In Australia as in no other signatory country the asylum seeker, the ultimate foreign other, is co-opted as an imprisoned and criminalized scapegoat. This is intended to strengthen the boundaries of our nation state by uniting Australians not in recognition of our shared humanity with the stranger, but rather in a common rejection of the foreigners’ human rights and needs in the interests of maintaining a politically expedient ideology of sovereignty.

Julia Gillard has gone further than even John Howard in her proposed treatment of asylum seekers. She wants to send them “to the back of the queue” in Malaysia. No other Australian politician has proposed the trade in vulnerable human beings that Gillard is engaged in organizing.

The refugees from Malaysia we will resettle in exchange for the 800 boat arrivals Gillard plans to transport to that country have not “queued” in order to be granted visas to live here. They have applied for re settlement along with thousand of others, and they have been selected not based on a position they hold in a non existent queue, but on their suitability as citizens.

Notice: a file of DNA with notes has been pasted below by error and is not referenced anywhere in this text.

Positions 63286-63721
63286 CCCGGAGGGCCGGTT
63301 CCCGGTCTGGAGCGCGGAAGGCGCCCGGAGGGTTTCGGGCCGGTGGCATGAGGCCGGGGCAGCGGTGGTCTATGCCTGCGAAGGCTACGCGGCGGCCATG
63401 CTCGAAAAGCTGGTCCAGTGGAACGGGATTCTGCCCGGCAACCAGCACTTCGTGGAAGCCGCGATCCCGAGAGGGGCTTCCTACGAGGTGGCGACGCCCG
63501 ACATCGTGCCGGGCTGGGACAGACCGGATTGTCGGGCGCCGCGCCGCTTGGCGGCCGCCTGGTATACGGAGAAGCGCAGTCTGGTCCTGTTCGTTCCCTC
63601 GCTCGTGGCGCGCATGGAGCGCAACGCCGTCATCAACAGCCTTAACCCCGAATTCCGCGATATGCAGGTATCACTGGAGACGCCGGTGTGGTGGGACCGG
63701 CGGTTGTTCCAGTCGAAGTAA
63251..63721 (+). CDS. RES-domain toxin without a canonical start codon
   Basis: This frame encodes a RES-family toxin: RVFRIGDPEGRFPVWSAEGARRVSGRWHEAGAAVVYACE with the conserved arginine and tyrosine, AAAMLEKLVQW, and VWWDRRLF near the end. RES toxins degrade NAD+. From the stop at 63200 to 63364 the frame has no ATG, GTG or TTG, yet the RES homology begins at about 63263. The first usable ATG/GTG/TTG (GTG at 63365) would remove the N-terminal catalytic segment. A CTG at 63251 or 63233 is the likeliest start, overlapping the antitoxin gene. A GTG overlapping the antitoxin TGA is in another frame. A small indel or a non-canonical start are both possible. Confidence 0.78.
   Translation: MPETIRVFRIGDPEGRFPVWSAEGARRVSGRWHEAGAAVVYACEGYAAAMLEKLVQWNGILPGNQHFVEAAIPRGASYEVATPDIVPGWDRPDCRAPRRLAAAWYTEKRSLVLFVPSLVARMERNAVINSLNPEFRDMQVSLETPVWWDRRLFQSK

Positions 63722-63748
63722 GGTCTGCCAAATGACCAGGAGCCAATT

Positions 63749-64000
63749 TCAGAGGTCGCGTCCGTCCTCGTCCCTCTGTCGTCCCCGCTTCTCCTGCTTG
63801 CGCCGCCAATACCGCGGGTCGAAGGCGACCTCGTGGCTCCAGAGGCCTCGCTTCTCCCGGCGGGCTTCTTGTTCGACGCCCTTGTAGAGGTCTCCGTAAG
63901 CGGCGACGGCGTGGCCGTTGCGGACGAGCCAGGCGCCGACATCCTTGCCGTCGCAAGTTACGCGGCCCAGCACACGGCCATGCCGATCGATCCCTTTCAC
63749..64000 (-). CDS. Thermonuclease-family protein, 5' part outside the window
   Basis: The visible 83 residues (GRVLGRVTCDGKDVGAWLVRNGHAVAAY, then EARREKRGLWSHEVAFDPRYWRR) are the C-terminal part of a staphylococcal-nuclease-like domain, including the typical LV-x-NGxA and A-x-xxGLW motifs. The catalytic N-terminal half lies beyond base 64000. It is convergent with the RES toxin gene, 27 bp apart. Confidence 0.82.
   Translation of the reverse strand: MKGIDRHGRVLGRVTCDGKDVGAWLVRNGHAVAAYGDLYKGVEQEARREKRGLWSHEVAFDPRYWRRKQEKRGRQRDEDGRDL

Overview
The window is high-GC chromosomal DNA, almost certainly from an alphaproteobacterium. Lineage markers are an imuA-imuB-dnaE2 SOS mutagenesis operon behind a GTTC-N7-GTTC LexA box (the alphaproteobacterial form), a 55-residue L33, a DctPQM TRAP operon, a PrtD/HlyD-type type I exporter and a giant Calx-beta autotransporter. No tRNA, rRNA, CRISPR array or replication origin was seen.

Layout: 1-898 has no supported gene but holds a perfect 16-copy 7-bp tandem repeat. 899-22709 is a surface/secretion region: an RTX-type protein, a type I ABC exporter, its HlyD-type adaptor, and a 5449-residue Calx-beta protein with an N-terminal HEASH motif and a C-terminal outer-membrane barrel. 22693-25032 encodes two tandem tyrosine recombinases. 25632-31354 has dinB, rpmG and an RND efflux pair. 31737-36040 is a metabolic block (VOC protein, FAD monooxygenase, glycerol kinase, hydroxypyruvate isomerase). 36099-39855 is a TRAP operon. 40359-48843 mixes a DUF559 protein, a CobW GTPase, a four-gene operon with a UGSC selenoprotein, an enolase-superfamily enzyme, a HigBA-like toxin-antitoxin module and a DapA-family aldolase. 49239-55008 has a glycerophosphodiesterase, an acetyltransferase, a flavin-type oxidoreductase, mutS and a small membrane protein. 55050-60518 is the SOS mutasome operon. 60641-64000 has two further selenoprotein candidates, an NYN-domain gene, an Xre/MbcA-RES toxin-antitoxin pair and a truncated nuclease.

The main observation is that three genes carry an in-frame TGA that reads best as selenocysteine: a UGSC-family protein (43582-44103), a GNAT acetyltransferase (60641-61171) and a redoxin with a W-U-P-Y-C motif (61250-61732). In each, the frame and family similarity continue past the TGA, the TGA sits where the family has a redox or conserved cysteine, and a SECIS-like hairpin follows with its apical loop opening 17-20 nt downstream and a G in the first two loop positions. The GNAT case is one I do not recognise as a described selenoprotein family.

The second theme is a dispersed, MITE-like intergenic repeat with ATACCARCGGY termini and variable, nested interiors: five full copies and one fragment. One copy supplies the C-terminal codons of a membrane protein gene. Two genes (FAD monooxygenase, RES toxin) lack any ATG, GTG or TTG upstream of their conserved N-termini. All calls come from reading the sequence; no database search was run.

Does Australia select refugees on the basis of how long they have been in camps? No, it doesn’t.

Yet Gillard continues to misinform and mislead the Australian people on the matter of a mythical “queue” because it is politically expedient for her to do so. The fact that it is a lie is as irrelevant to her as it is to Alan Jones, and it serves both their purposes to continue to feed this lie to the public. To the PM and shock jocks alike, the stranger seeking asylum via the boat is assumed to be morally corrupt, a criminal and possibly a terrorist, by virtue only of the dire circumstances in which he or she finds themselves in their homeland. This is utter nonsense.